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NOTE: CentOS Enterprise Linux is built from the Red Hat Enterprise Linux source code. Other than logo and name changes CentOS Enterprise Linux is compatible with the equivalent Red Hat version. This document applies equally to both Red Hat and CentOS Enterprise Linux.

4.6. Personal Firewalls

Once the necessary network services are configured, it is important to implement a firewall.

Firewalls prevent network packets from accessing the system's network interface. If a request is made to a port that is blocked by a firewall, the request is ignored. If a service is listening on one of these blocked ports, it does not receive the packets and is effectively disabled. For this reason, care should be taken when configuring a firewall to block access to ports not in use, while not blocking access to ports used by configured services.

For most users, the best tool for configuring a simple firewall is the straight-forward, graphical firewall configuration tool which ships with Red Hat Enterprise Linux: the Security Level Configuration Tool (system-config-securitylevel). This tool creates broad iptables rules for a general-purpose firewall using a control panel interface.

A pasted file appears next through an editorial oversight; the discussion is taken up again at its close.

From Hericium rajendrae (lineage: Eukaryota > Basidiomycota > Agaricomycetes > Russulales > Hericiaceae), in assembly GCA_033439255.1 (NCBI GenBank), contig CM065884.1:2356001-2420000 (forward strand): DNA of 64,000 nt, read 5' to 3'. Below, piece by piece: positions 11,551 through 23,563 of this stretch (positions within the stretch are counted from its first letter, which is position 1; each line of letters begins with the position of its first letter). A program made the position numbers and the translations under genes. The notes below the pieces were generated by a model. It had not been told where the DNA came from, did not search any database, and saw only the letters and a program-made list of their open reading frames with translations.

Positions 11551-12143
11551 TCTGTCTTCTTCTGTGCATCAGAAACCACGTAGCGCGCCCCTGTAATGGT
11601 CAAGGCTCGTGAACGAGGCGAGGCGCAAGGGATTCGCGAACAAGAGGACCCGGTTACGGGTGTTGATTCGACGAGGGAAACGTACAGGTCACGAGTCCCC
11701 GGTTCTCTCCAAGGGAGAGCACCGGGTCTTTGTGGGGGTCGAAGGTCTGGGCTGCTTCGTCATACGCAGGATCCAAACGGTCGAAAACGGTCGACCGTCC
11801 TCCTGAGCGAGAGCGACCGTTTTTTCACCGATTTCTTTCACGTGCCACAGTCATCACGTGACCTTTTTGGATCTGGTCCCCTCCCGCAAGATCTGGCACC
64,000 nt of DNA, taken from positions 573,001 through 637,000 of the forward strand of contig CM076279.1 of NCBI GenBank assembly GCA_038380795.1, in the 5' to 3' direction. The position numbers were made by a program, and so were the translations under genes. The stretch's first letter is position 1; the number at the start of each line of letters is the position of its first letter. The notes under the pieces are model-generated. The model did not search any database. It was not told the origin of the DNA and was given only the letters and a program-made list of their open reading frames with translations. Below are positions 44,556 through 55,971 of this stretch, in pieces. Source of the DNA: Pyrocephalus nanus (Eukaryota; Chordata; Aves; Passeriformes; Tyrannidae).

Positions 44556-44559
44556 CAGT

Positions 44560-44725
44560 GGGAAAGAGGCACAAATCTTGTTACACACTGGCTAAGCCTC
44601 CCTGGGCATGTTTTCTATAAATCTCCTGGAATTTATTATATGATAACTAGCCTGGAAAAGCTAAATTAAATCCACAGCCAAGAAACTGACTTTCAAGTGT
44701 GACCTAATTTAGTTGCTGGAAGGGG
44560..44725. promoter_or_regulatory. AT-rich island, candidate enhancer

For more information about using this application and the options it offers, refer to the chapter titled Basic Firewall Configuration in the Red Hat Enterprise Linux System Administration Guide.

For advanced users and server administrators, manually configuring a firewall with iptables is likely the best option. Refer to Chapter 7 Firewalls for more information. For a comprehensive guide to the iptables command, consult the chapter titled iptables in the Red Hat Enterprise Linux Reference Guide.

 
 
  Published under the terms of the GNU General Public License Design by Interspire